The Chrysanthemums a Feminist Perspective

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  • Topic: Cattle, Garden, Meat
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The Chrysanthemum: A Feminist Perspective
Rebecca Pietron
South University Online

In John Steinbeck's story The Chrysanthemum, the story is about a strong and intelligent woman who enjoys working in her garden. The main character in the story is Elisa Allen, who works in her garden everyday and she plants beautiful chrysanthemum's every year. Elisa's garden is protected by a wire fence that keeps cattle, dogs, and chickens away. (Steinbeck, 1938 Pg 376) Her husband is very pleased with her gardening and comments on last year's chrysanthemum's and how they grew nearly ten inches across. “Maybe you can work in the orchard and raise some apples that big.” Her eyes sharpened. “Maybe I can do it too, I've got a gift for all things, all right.” (Steinbeck, 1938 Pg 381) Elisa stated that she has planting hands and she knows exactly how to make something grow beautifully.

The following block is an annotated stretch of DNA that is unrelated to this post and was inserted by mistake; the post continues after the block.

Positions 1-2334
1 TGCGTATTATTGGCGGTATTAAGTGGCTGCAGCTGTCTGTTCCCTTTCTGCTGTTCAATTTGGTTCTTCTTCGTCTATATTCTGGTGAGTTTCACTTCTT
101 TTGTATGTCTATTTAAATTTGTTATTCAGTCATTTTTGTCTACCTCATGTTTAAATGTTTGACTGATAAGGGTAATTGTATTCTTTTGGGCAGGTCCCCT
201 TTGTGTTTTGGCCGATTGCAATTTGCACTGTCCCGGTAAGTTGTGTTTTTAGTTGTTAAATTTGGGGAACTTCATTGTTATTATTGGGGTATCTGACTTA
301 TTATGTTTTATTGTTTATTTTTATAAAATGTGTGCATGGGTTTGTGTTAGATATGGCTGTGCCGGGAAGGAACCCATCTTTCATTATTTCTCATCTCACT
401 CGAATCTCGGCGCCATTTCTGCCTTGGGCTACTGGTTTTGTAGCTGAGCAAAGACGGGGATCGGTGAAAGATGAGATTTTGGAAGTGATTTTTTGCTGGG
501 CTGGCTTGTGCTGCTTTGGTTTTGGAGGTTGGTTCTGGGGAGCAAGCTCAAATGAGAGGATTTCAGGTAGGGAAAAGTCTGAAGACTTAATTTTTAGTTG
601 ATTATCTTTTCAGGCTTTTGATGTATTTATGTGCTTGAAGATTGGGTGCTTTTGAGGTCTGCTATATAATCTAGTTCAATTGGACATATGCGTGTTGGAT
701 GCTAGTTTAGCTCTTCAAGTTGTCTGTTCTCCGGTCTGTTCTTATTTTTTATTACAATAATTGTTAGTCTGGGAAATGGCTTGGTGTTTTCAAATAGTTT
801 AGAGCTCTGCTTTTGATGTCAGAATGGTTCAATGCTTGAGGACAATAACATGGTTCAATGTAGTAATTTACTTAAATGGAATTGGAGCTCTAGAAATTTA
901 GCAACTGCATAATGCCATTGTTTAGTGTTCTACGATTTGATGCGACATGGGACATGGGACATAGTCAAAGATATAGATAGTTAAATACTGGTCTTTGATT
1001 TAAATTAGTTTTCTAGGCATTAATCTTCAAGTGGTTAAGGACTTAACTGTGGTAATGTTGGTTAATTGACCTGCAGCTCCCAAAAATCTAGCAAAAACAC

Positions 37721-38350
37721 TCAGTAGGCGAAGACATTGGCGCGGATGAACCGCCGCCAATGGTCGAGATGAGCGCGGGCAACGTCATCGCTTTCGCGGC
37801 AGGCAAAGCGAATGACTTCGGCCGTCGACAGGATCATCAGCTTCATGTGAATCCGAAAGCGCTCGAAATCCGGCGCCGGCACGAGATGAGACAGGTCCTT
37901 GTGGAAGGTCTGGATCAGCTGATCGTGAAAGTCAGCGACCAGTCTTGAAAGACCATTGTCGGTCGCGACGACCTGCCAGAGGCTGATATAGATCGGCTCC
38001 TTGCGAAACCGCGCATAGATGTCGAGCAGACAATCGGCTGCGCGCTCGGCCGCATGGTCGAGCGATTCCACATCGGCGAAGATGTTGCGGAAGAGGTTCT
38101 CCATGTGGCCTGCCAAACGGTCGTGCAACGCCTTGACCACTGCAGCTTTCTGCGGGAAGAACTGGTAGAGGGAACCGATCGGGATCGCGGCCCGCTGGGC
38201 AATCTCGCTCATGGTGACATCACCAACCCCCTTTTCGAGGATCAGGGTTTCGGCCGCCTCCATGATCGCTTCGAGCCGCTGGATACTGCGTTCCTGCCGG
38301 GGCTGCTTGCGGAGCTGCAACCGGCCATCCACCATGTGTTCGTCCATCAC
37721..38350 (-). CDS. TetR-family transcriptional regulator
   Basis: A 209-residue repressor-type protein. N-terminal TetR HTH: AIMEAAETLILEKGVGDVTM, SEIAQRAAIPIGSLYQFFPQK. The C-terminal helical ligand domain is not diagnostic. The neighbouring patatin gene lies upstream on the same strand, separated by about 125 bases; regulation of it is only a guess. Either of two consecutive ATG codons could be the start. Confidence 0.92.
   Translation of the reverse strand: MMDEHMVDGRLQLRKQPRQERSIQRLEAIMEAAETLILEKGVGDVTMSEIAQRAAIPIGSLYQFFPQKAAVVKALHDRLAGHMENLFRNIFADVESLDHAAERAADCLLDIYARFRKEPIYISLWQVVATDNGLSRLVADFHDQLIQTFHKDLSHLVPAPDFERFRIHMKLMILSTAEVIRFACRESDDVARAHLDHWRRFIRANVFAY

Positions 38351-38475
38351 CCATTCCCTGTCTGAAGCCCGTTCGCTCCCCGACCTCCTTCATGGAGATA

The story also talks a little about the men and how they were back in 1938. Men would be the ones who went out and worked while the women stayed at home and took care of the children and the house. In the story, John talks about the men Henry and Scott working on a cattle drive. In the beginning of the story, Henry is on the cattle drive talking to two men in business suits. The two men were from the Western Meat Company and they were interested in some of Henry's cattle. “John sold thirty head of a three year old steers and got his own price for them.” (Steinbeck, 1938 Pg 381)
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